She didn't, though. She wasn't sure why, but she knew that it was very important not to disturb those oddly delicate structures. They were the whole reason she was there: she had to learn the secret from them, so that she could bring it back to I'erigo and… and…

She stamped her foot in frustration. Why couldn't she remember? This was the most important part of the whole dream; there was something hidden in those strange green blades that Bailly – or maybe the whole Moon – desperately needed, and she was the only person who could take it there. What it was, she didn't know, but she knew somehow that she could know, if only…

"Cut it out, Sofia," she told herself firmly. "You're not forty years old anymore; you ought to know better than to get all bent out of shape over a silly dream. And that's all it is; it's not real, it's just a dream. You don't really think there's a valley somewhere where little green blades are sitting under a blue sky, waiting for you to come along and learn a secret from them, do you?"

As soon as the words were out of her mouth, she regretted having spoken them. The truth of the matter was that, although she didn't think that the dream was true, a part of her wished it had been. There was something about that warm, green valley that had felt simply right to her, the way that food feels right after a day of fasting. It was as though, all her life, there had been a longing inside her that she hadn't even known existed, and the sight of that valley had at once awakened that longing and begun (in a miniscule but tantalizing way) to satisfy it.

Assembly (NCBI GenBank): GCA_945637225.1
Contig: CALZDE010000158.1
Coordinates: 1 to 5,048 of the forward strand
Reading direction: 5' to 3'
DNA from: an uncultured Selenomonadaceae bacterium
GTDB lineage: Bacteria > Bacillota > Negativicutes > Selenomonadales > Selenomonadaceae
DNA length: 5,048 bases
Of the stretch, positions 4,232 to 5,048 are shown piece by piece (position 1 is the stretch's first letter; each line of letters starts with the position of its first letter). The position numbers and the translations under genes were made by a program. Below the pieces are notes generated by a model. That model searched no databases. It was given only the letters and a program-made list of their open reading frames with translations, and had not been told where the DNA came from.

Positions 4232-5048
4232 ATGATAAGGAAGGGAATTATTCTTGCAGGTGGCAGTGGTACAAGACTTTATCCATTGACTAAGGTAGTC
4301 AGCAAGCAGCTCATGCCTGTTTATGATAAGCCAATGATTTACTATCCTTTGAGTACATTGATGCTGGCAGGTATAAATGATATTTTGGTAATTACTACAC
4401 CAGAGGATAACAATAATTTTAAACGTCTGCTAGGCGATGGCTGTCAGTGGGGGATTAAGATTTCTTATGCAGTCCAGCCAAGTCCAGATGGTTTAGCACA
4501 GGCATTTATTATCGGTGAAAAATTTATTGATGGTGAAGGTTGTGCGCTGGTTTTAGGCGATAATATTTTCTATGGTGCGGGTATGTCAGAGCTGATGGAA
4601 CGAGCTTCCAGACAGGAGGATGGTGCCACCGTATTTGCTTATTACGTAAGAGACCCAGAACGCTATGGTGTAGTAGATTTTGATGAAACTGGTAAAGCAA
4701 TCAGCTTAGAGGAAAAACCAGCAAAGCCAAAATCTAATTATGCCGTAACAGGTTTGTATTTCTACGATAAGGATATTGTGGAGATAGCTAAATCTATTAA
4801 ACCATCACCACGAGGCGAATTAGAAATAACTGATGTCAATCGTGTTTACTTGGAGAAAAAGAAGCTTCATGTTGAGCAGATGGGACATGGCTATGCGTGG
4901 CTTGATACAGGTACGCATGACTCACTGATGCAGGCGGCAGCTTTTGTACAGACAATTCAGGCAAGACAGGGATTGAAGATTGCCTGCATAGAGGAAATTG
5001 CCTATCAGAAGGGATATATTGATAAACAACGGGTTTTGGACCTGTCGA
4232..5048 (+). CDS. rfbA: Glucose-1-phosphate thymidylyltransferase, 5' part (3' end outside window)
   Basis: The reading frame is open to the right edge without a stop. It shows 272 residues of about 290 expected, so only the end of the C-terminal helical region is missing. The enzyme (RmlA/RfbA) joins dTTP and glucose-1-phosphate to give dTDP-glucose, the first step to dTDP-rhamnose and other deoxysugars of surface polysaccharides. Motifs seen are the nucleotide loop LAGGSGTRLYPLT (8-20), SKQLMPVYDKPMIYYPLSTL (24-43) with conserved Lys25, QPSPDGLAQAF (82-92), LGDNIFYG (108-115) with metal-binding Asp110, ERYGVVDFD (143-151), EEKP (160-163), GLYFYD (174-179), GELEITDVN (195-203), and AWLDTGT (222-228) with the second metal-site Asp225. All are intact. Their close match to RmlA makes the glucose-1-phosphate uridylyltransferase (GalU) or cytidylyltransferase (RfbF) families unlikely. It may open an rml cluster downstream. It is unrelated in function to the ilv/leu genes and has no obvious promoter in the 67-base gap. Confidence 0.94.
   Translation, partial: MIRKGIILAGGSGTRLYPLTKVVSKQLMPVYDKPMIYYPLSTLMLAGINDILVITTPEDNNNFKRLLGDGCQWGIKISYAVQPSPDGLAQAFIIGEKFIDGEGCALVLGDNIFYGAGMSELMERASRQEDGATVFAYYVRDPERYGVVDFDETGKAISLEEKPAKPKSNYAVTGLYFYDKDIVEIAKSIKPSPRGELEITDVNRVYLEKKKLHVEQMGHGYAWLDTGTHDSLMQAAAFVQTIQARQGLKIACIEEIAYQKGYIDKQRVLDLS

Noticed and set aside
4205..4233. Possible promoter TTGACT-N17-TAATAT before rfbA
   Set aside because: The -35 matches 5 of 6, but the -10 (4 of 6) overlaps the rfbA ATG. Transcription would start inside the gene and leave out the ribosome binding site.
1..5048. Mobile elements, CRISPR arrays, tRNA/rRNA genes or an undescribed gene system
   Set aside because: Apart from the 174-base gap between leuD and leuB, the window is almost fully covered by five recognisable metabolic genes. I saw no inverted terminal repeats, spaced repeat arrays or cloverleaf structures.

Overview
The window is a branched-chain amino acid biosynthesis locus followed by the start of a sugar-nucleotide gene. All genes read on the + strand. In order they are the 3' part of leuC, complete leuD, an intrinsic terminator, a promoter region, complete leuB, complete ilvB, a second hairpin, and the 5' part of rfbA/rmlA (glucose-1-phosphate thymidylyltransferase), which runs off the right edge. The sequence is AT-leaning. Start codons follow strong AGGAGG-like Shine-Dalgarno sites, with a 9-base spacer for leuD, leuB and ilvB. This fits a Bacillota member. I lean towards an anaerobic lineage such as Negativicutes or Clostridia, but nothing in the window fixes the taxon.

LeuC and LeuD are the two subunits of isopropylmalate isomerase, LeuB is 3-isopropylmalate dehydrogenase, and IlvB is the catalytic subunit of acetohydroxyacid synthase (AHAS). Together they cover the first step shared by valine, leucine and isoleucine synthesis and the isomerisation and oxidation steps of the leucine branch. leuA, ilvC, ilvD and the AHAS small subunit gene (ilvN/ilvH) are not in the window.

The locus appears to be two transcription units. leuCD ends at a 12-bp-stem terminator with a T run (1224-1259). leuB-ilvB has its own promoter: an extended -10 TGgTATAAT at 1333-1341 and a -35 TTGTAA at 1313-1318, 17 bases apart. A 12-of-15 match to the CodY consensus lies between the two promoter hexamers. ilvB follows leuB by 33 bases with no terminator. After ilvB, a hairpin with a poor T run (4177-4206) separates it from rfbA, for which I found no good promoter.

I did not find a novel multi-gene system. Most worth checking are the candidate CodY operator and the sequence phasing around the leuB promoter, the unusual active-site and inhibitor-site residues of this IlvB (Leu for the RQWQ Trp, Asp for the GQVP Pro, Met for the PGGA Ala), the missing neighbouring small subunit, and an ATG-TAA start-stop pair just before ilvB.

It was fortunate, she thought, that she had been raised in an environment that put such stress on mental discipline. She had had cause, before now, to lament the fate that had placed her in Tsilla'ak and Vi'auw's charge (the care of disembodied minds, however solicitous, must of necessity be often unsatisfactory to a child of flesh and blood), but now she clung to their ancient Lunar wisdom as to a life-raft. "My mind is a beam of purest light," she recited aloud. "My heart is a window that admits it without impedance. Never shall I allow any emotion, however strong, to beguile me into forsaking that which my reason accepts as truth."

Yes, she thought, that was easy enough to say – and no doubt it was easy to do, if you were someone like Tsilla'ak or Vi'auw who was nothing but mind anyway. But what did you do if you were Sofia Zemlyevna, and your mind was tethered to a body that could drown out the most elegant chains of logic with a mere fluctuation of its humors? Was she doomed to be forever a child, barred from the realm of full maturity simply because she had a bloodstream?

She felt tears swelling in her eyes, and wiped them away with a savage gesture. What was stupider than crying over your propensity to cry? Any real Lunarite would find it simply an amusing paradox; it would never occur to him that a rational being could actually do it. Why did she have to be – what she was?

With an effort, she regained control over herself, put on the gown, and performed the few tasks of morning hygiene that were necessary on her soil-less world; then, with a deep breath, she opened her door and stepped out of her bedroom, into the main body of the great pumice edifice that was I'erigo Outpost.